The first thing that greeted me at the Suvarnabhumi Airport was a billboard for Siam International Bank which said “First happens everday.” So appropriate for my first trip to Thailand and my first time shooting with the LC-Wide!
After liking tons of breathtaking photos shot with the *Lomo LC-Wide*, I knew it was high time that I try it out myself. The 17mm wide angle Minigon lens seemed perfect for travel and, luckily, I was able to get my hands on an LC-Wide right in time for my short vacation to Bangkok with family.
I know, I know, I have to stop testing cameras and films during trips and risking crap rolls, but the LC-Wide performed great! Being a film fiend, I only had analogue cameras with me on the trip. I had the LC-Wide, my Olympus mju II, and Diana Mini Leopard for back-up, plus rolls of fresh Kodak ProImage 100 and my last two rolls of the legendary Kodak Ektachrome slide film.
I was saving the rare and discontinued slide rolls for some tourist attractions in Bangkok so I fed the LC-Wide a color negative roll first for testing. First off, maybe because the unit was new-ish, there was a bit of resistance with the film advance wheel. My thumbs were starting to redden from the winding and we were still in the Philippines!
That’s a price I don’t mind paying though as this camera is ace! The glass lens produces sharp and defined images, as long as you keep yourself steady. There are only two focus settings to choose from, which I’ve mentally noted as “near” and “far” for subjects an arm’s length away and beyond, respectively. There’s an option to shoot in squares and half-frames but I decided to keep it on full-frame for the trip.
Despite its manual settings, it’s very easy to get used to, as you will notice in the improvement of my photos as the trip goes along. Since I had my Diana Mini, I thought I’d try the Diana+ Flash on the LC-Wide. It fit right into the hot shoe and worked like a charm! (Just remember that the flash goes off after the second shutter curtain goes up.)
The feature I was really excited to use was the Multiple Exposure switch. I just thought of all the potential MX shots, what with Thailand’s ornate art and lavish temples, and was happy with how easy it is to do. Just take your first shot, don’t advance, flip the MX switch at the bottom, and take your next shot!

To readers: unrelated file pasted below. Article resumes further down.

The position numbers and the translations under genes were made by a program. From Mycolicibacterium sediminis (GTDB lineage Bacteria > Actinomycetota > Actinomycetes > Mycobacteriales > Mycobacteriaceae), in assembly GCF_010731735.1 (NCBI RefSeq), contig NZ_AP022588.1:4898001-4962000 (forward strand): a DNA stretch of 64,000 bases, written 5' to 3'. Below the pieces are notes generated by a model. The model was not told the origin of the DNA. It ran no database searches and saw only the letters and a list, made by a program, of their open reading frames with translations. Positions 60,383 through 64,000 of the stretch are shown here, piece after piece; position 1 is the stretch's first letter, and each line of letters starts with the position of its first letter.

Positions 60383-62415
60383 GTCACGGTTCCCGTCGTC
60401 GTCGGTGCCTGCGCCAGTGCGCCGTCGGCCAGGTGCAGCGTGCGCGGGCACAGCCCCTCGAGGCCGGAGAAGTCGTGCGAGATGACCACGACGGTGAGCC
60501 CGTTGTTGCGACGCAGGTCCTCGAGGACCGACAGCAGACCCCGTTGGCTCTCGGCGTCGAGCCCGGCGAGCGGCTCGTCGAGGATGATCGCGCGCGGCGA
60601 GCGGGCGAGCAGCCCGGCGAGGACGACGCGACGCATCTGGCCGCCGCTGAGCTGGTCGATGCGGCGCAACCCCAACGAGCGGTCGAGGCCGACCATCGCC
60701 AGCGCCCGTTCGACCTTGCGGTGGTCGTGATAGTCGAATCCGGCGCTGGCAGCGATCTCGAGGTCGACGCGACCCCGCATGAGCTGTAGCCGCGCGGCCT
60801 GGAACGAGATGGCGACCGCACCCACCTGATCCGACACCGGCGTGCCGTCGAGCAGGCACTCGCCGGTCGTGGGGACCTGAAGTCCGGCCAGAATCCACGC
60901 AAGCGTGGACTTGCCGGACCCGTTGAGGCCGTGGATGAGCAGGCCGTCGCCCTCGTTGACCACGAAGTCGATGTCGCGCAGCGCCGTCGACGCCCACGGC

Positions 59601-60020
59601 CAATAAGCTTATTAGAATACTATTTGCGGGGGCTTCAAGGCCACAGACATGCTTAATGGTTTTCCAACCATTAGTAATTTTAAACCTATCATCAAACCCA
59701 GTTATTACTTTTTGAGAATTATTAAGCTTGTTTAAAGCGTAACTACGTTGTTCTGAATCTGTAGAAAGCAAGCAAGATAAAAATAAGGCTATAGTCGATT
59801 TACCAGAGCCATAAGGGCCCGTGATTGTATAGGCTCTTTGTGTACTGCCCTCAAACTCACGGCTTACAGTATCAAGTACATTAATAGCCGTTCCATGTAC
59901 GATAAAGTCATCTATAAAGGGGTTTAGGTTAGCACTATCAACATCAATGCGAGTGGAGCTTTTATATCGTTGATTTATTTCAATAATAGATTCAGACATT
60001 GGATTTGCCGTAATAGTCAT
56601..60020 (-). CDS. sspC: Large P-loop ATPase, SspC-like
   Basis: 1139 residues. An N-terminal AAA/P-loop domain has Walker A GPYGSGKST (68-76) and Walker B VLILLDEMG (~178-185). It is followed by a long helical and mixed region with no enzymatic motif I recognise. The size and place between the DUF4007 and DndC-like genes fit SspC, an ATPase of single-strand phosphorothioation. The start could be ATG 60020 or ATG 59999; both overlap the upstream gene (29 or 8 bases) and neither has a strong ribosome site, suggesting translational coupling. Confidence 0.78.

Some results didn’t turn out as I expected, but the ones that did were so nice! I really like it when a pattern is overlaid on a frame so I kept an eye out for intricate details like murals, temple doors, etc. Also, since there’s no self-timer on the camera, my cousin and I tried this MX technique so we’d both be in one frame. Not so successful but I like it nonetheless.
There’s actually no real need for a self-timer (unless you have a distaste for self-shots) because the LC-Wide is so wide that—as long as you position it right—you, your travel buddies and a bit of scenery in the background can fit in one full frame!
I decided to use up my last two rolls of expired Kodak Ektachrome during our day at Wat Pho and I am so pleased with how the photos turned out! I haven’t been a user of slide film until recently and I love the results when cross processed. Load some up on the LC-Wide and it’s a match made in analogue heaven!
The LC-W’s near/far focus settings are almost fool-proof and I say almost because there’s still a 50/50 chance you’ll get it wrong. But it’s still not so bad because the worst thing that can happen is that your photo becomes blurry or out-of-focus in this subtle tilt-shift effect way.
The LC-Wide is sooooooooooooo wiiiiiiiiiiiiiiiiiiiide that I managed to get the humongous Giant Reclining Buddha in its entirety! But don’t take my word for it. Every photo I’ve seen of the colossal Buddha makes it look much smaller than it is in real life. It’s something you must see in person because it is truly larger than life.
Speaking of things and real life, this might as well be a review for Kodak Ektachrome slide film because, look at how it renders that golden Buddha! I’ve never seen a photo that highlights the color gold as it really is: shiny, chromatic, luxurious. You can just imagine my joy when I got this cross-processed roll back from the lab. I give props to the LC-Wide’s optics for enhancing Ektachrome’s inherent awesomeness. The colors are vivid, the details are clear, the vignetting is there… A lomographer’s dream!
Just like that Buddha, this camera is golden. Golden because it’s a treasure to have on your camera shelf and golden because it costs a pretty penny. But for a camera of this caliber—remarkable glass lens, packed with features, compact, easy to use, and produces amazing results—it’s all worth it! I have a tome of beautiful photos from my trip to Bangkok and it’s all because of the lovely, legendary LC-Wide. (And the equally lovely and legendary Kodak Ektachrome Elite II 100 film!)
You might also like:
- The Panoramic and Subaquatic Canon Autoboy D5
- Around Town with the Canon Autoboy D5
- Meowing with the Diana Mini Leopard!
- Dreamy Beach Photos from 14-Years-Expired Ektachrome Slide Film!
The Lomo LC-Wide boasts the newly-developed 17mm Minigon Ultra-Wide Angle lens. This 35mm camera wonder is the perfect companion for your photo expeditions. It produces eye-catching splashes of colour with astonishing saturation and contrasts with the added versatility of 3 different formats. Open up to a new photographic experience with the LC-Wide, available in our Shop.
written by denisesanjose on 2012-10-11 #gear #travel #wide-angle #review #bangkok #mx #accessories #wat-pho #thailand #multiple-exposures #cross-processing #staff-review #diana-f-flash #analogue-cameras #color-negatives #tilt-shift #lomo-lc-wide #35mm-films #color-slides #kodak-ektachrome-elite-ii-100